When stumped, some write words on their palm with their finger. Others silently mouth out the letters. Some close their eyes, arranging letters in their mind. Phoebe Jackson spins.
At least, she does when she practices spelling, and she’s been doing plenty of that lately. She practices with friends and with her mom. She practices by herself. She reads in the car on the way to other competitions.
“Whenever I have free time, I always go through words in my head,” she said. “I’ve accidentally dreamed about spelling words.”
Now, it’s time for the big competition, though she said she won’t let nerves jumble the words in her head. Phoebe, 12, a sixth grader at Woodmore Elementary School, will compete against 280 other top spellers in the National Spelling Bee in Washington.
Phoebe earned her spot at the national competition by winning the 2014 Blade Northwest Ohio Championship Spelling Bee. The Blade paid for her trip to the National Spelling Bee.
The preliminary round starts at 8 a.m. Wednesday and will be streamed by ESPN3. Semifinals are the next day, with the championship round Friday, live on ESPN.
Phoebe admitted she’ll likely be nervous, but she’s trying not to get too wrapped up in the event. She talked about her mental approach like a seasoned professional athlete: “I take it one word at a time.” “I’m not worried about the championship round.” “I try to keep it simple.“
Some of the bee competitors memorize much of the dictionary and dedicate their young lives to spelling. Phoebe tries to keep it cool.
“You can be totally intense, but think what happens when you miss a word,” she said. “You’d be devastated.”
It helps, mom Krista Jackson said, that big events and crunch time don’t faze Phoebe.
“She tells me that that adrenaline feeling for her is fun,” she said. “For me, it just seems like stress.”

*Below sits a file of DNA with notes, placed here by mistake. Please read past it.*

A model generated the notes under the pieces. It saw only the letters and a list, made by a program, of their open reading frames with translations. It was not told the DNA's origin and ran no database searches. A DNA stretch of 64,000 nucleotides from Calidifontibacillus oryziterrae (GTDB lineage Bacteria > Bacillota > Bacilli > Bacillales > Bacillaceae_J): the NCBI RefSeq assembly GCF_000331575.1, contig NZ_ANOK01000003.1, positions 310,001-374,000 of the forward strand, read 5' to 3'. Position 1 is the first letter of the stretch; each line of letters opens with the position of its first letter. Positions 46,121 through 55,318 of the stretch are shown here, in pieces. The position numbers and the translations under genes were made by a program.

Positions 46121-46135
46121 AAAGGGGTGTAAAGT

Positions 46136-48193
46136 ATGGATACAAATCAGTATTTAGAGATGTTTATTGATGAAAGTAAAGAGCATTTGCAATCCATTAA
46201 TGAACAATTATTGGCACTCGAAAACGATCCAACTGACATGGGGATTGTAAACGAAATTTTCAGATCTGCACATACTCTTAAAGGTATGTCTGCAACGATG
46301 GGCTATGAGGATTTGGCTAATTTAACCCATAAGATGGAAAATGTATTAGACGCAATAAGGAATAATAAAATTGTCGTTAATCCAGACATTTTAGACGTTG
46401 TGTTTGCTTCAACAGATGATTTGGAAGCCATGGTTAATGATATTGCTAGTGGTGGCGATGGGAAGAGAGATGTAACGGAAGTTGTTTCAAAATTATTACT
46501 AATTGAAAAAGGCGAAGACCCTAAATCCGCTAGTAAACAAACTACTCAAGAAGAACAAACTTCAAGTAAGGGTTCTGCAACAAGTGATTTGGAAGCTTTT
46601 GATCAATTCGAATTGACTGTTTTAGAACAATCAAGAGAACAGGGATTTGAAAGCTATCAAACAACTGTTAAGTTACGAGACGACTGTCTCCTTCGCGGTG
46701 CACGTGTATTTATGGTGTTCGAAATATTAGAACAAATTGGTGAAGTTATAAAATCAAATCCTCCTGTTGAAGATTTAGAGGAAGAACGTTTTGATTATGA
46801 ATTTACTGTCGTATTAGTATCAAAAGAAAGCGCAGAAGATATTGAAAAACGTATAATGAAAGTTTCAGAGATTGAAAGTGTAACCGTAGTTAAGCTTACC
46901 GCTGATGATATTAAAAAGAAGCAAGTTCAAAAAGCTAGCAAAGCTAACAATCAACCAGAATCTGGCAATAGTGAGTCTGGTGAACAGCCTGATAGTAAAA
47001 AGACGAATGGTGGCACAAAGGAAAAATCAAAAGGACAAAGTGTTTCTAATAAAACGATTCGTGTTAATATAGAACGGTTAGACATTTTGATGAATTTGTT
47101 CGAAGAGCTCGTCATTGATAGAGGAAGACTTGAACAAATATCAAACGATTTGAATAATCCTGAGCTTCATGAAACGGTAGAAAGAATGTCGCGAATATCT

Take this last week. Phoebe was part of her school’s Destination ImagiNation team that competed in the global finals in Knoxville, Tenn. After months of preparation for the problem-solving competition, the team was informed its solution didn’t fit the guidelines. Instead of panicking, they spent the night crafting a new solution.
While two back-to-back high-level competitions of that sort may be too much for most children to take on, Phoebe’s having fun. It helps, mom said, that she gets to meet others with similar interests. And while everyone hopes to win, it helps for smart kids to learn to fail once in a while, Ms. Jackson said.
Phoebe even used her spelling talents for her other interests. To help raise money for the Destination ImagiNation competition, the team held a “Stump Phoebe” fund-raiser. Pay a dollar, and give her a word to spell. If she spelled it right, she kept the money. With maybe 100 words presented, she said she spelled two wrong.
A spelling bee isn’t just raw intelligence. You must learn roots and origins, oddities of language. It takes practice, and an especially tedious sort. Phoebe is a high-energy child, her mom said. When their study sessions start to drag on, Phoebe starts to spin in circles while spelling.
Maybe, under the bright lights, she won’t spin. Maybe she’ll mouth the word or stand perfectly still. Maybe she’ll win, or maybe she’ll get knocked out early.
“We rarely get a chance to celebrate these extremely academic moments,” she said.
So this week, celebrate academics, and the whiz kids at the Spelling Bee, and Phoebe.